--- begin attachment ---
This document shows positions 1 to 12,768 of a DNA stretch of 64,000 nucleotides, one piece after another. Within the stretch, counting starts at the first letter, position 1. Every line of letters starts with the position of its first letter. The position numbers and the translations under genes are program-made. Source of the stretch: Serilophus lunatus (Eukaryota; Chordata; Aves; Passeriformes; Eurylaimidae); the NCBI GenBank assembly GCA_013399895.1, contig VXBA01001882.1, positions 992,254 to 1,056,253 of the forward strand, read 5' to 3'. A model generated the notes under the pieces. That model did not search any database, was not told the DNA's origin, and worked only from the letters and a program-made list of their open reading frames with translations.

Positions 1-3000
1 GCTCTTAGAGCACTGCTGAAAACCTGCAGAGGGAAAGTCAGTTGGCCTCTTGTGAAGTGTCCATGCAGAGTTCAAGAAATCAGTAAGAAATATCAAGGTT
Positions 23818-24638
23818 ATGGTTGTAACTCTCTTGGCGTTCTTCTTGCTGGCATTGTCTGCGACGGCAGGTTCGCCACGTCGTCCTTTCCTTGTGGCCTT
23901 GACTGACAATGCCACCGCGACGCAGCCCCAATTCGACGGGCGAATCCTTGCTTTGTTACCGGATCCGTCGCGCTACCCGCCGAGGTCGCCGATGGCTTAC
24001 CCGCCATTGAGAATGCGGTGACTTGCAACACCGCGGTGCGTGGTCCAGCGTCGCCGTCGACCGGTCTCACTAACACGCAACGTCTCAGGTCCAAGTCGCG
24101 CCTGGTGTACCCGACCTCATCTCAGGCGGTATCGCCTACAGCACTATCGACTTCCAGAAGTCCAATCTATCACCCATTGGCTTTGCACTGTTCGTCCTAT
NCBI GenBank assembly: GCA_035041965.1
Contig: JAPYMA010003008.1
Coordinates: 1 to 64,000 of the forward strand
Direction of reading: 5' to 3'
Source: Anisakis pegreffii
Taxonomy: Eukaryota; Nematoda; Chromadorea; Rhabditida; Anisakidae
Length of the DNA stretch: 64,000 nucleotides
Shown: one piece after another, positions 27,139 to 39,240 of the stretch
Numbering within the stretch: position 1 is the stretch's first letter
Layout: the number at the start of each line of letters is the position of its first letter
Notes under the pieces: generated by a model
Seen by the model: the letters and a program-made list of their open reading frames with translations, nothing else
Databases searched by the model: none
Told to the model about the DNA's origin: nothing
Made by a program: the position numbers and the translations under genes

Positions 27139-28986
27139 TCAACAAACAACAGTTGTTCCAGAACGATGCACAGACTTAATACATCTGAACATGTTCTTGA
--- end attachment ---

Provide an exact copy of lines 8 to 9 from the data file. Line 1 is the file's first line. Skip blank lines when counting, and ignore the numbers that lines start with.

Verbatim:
24101 CCTGGTGTACCCGACCTCATCTCAGGCGGTATCGCCTACAGCACTATCGACTTCCAGAAGTCCAATCTATCACCCATTGGCTTTGCACTGTTCGTCCTAT
NCBI GenBank assembly: GCA_035041965.1